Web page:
What is the most important thing to know when purchasing a propertyat a tax sale?

UPDATED: Sep 27, 2011

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What is the most important thing to know when purchasing a propertyat a tax sale?

I’m looking to deposit a sum of money on a tax sale property. I’m being told that I’ll need to relinquish the deposit for 1 year before the property is actually mine. If the person I’m buying it from does not interfere with the sale, after a year, the property becomes mine. If he does renege on the sale he will owe me a return of my original deposit as well as a 10% fee based on the deposit amount. I’m also told that I must provide the entire purchase price as the deposit. What might the consequences be if I need to cancel the sale?

Asked on September 27, 2011 under Real Estate Law, Indiana


FreeAdvice Contributing Attorney / FreeAdvice Contributing Attorney

Answered 11 years ago | Contributor

Under statute in each state if you ourchase real proeprty at a tax sale, the former owner has a one (1) year period in which to redeem the costs of the purchase and if so, he or she will end back with legal title to the property.

If you end up purchasing the real property at the upcoming tax sale and do not come through with the purchase price to have title transferred to you, the county tax collector in the county where the proeprty is located could very well file a lawsuit against you for the money you bid for the property (if successful) under statute. Potentially under statute the county tax collector could also obtain attorneys fees against you if successful to enforce the bid sale.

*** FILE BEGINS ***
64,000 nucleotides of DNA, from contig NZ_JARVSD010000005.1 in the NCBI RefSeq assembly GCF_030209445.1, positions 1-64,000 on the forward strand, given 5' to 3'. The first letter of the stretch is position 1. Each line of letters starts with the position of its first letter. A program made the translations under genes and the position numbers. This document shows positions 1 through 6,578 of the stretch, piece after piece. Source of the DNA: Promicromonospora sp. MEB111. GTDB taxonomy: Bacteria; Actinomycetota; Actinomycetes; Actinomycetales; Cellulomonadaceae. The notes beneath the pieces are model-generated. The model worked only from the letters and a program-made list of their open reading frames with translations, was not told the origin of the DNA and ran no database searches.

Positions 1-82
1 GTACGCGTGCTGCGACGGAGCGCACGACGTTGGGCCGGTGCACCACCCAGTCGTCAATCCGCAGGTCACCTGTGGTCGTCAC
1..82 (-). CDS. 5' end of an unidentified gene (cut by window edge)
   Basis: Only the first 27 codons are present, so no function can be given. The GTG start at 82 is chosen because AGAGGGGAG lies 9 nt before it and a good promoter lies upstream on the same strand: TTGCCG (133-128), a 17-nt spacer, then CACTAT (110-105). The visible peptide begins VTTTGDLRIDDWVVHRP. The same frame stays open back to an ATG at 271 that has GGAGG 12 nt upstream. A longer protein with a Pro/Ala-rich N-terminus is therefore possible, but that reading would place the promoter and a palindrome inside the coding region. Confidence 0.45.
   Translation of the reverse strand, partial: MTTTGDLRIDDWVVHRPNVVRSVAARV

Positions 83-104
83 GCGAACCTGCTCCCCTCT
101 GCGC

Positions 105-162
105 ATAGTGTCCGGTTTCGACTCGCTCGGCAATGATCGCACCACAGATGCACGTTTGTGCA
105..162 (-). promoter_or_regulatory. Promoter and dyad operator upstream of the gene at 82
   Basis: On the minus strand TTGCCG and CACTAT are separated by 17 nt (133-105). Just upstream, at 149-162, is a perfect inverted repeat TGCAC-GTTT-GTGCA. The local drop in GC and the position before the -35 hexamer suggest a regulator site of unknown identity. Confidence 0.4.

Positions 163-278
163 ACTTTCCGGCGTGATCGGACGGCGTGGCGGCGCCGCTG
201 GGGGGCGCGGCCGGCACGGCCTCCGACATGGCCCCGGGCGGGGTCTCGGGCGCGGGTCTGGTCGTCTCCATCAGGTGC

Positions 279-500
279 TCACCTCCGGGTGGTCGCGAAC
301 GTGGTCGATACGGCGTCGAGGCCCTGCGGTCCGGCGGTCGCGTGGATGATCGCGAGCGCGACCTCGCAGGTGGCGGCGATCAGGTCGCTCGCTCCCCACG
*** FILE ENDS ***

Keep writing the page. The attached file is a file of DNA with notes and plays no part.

IMPORTANT NOTICE: The Answer(s) provided above are for general information only. The attorney providing the answer was not serving as the attorney for the person submitting the question or in any attorney-client relationship with such person. Laws may vary from state to state, and sometimes change. Tiny variations in the facts, or a fact not set forth in a question, often can change a legal outcome or an attorney's conclusion. Although AttorneyPages.com has verified the attorney was admitted to practice law in at least one jurisdiction, he or she may not be authorized to practice law in the jurisdiction referred to in the question, nor is he or she necessarily experienced in the area of the law involved. Unlike the information in the Answer(s) above, upon which you should NOT rely, for personal advice you can rely upon we suggest you retain an attorney to represent you.

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